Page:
As the dust settles on Blackburn Rovers relegation from the SkyBet Championship to League 1, the enormity of the situation becomes greater almost with each passing day – not just the task of getting back to the Championship first, and then the Premier League; but also just balancing the books and remaining in existence.
Rovers relegation on the the final day of the season at Griffin Park made them the first former Premier League Champions to be relegated to the third tier of English football and the first time the Lancashire club had been in the old third division since 1979, when Rovers finished bottom of the old second division. In 1979, the hiatus from the second tier lasted only one season, with Rovers promoted at the first attempt, finished second in the division to Grimsby.
The landscape has changed somewhat since the last visit to the depths of the Third Division; not only is it now regarded as League 1, but the financial gap has never been greater. Back in 1979, a footballers wage would have more akin to the regular man’s and in the third division many players would probably have a second job to supplement the income from football, a trade they would more than likely continue at the end of their playing career. In 1979 Peter Shilton became the highest paid player by signing a new contract with Nottingham Forest for £1,200 a week – putting this in perspective, the majority of the Blackburn side relegated at Brentford would have been on at least that, and that is playing for a second tier side. The Clubs themselves were worth a lot less financially then than they are now, and there was no lucrative TV deal to support clubs – they relied on gate receipts, sponsorships and generous owners; but the days of Jack Walker’s investment were still some 12 long years away. In the same year, the first million pound transfer took place with Trevor Francis moving from Birmingham City to Nottingham Forest for £1m – in 2012, Championship club Leicester City paid £1m for non-league Fleetwood Town striker Jamie Vardy.
Fast-forward 38 years and Blackburn Rovers find themselves back in the third division staring at a completely different prospect to that which would have been seen by then player-manager Howard Kendall and his team consisting of Jim Arnold, Stuart Parker and Kevin Stonehouse. For a start, the club are already in dire straits financially with debt already spiralling before the relegation (at the beginning of the 1978-79 relegation season, Rovers reported a profit of over £110,000 enabling the club to reduce its debts by about a third) – the impact of relegation financially will most importantly mean they will only receive £1m in television money for the 2017-18, compared to the £6m they would have received in the Championship. Even if Rovers could get 10,000 through the gate at Ewood every week, this would only make up £3m of the difference, and it is likely this money has already been allocated elsewhere – so it is safe to assume the £5m shortfall will have to be made up elsewhere. Most likely this will be wages and transfers (the club only spent £250,000 the previous summer).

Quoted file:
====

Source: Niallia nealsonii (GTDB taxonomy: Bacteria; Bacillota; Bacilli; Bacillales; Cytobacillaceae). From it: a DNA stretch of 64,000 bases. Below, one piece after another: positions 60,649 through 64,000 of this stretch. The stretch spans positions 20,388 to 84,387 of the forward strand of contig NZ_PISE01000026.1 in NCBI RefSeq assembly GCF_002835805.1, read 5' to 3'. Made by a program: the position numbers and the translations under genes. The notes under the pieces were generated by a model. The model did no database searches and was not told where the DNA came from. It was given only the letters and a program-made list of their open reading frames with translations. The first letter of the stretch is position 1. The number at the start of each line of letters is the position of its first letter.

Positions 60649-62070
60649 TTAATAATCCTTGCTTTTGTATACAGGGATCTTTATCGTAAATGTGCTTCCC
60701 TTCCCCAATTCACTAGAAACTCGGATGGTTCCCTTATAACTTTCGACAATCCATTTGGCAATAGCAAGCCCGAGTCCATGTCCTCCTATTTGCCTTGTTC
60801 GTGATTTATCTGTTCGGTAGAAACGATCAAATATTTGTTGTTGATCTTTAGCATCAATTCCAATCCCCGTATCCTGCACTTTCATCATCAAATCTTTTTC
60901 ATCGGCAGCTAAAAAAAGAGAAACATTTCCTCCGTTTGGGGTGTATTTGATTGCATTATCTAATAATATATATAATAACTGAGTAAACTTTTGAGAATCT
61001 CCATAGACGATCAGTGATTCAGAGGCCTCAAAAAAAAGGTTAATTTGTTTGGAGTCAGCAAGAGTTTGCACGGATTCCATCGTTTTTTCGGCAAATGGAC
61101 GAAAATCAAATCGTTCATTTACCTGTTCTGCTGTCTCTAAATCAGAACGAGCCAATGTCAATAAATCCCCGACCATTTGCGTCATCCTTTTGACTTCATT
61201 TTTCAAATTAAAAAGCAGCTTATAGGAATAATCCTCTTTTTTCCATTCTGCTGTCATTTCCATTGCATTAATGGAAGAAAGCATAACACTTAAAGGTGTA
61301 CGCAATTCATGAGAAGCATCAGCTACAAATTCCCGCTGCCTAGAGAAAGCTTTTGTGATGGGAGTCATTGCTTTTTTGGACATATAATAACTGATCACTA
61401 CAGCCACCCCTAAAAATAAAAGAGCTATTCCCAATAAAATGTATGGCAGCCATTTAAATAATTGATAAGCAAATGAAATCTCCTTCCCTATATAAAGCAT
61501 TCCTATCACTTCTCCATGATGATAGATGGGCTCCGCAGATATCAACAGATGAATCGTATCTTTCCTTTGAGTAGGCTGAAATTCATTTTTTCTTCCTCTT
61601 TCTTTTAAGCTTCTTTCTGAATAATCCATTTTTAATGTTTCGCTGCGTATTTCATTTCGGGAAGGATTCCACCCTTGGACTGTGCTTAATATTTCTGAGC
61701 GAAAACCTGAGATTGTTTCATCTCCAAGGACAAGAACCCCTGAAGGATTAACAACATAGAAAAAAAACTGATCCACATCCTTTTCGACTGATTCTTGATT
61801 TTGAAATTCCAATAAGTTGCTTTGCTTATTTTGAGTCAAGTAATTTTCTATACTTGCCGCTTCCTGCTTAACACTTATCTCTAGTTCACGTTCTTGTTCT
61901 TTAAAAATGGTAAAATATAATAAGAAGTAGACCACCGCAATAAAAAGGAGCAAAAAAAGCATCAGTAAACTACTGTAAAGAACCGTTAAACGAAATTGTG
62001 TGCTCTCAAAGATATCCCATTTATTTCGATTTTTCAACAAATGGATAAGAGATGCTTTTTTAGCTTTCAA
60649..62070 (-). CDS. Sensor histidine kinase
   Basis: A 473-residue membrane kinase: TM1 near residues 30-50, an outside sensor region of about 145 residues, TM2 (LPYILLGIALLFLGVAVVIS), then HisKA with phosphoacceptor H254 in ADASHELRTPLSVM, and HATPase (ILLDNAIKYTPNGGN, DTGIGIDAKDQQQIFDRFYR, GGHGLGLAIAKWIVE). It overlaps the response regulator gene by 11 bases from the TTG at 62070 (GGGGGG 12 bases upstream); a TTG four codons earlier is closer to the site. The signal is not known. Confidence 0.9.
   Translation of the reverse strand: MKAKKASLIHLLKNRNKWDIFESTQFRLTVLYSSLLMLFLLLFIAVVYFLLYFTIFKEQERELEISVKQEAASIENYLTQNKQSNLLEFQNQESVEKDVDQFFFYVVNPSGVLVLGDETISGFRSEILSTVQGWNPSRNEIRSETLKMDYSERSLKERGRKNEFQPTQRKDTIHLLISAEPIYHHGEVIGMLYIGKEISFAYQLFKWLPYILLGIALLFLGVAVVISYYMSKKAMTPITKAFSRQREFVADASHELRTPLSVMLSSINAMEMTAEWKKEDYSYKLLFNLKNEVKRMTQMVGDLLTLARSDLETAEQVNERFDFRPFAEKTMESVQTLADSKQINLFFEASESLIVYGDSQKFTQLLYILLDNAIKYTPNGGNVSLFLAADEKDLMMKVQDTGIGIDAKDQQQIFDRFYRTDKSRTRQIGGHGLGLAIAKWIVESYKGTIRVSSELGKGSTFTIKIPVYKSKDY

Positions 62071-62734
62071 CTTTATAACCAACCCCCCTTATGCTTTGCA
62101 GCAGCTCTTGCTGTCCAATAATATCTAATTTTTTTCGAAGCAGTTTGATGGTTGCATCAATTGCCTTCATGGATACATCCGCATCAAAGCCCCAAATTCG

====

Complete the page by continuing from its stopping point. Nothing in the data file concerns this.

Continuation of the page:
The problem Rovers have is that the goal for the season has to be promotion at the first attempt, the cost of failing to achieve this could be catastrophic. But the books also need to be balanced. In 2012 when the club were relegated from the Premier League to the Championship a massive gamble was taken using the parachute money to bring in the likes of Danny Murphy, Dickson Etuhu, Leon Best and Nuno Gomes to name a few, all on high wages for the division – the gamble did not pay off and is, in my opinion, why we are in the football and financial situation we currently find ourselves in. Obviously the transfer budget is not there this time around for a spending spree (probably for the best), so the club need to be careful with wages. The wages paid in the Championship are going to be too high to sustain, especially for a club on the edge of the financial precipice already – so the club need to balance the release of those on high wages at the end of their contracts, with the retaining of the quality of those who remain under contract with, whilst also bringing in funds from the sale of assets to help to continue to balance the books. Mowbray has said the same since relegation, that we need to ensure we are competitive both on the field and financially. It truly is a massive balancing act.
The first action came the day after relegation with Paul Senior resigning from his role as Director of Football and Operations – he was the man thought to be responsible for bringing Tony Mowbray in, but given the lack of funds, is there much need for the role at League 1 level when you are hamstrung in the market looking only at loanees and free transfers. My opinion is that I would rather his wage be spent on someone who can improve out chances of promotion, ie a striker.
Ten days later, news was announced of who was being retained and released by the club at the end of the season (those who are out of contract and either being offered a contract or not). The list of those released: Jason Lowe, Adam Henley, Hope Akpan, Danny Guthrie, Gordon Greer, Wes Brown, Joshua Askew and Ramirez Howarth. Those who were offered a new deal were just Connor Mahoney and Lewis Travis – it is worth pointing out that although they have been re-engaged, it does not mean they have to sign for the club. In addition to the above list, a number of the scholars at the club (8 to be precise) have also not been retained. It is also worth pointing out that according to the Clubs website we do not currently have a goalkeeping coach. So were does this leave the squad?
The remaining playing squad consists of:
Goalkeepers: Jason Steele, David Raya, Andy Fisher (3)
Defenders: Derrick Williams, Charlie Mulgrew, Elliot Ward, Ryan Nyambe, Scott Wharton, Jack Doyle, Lewis Travis, Matthew Platt, Lewis Hardcastle (9)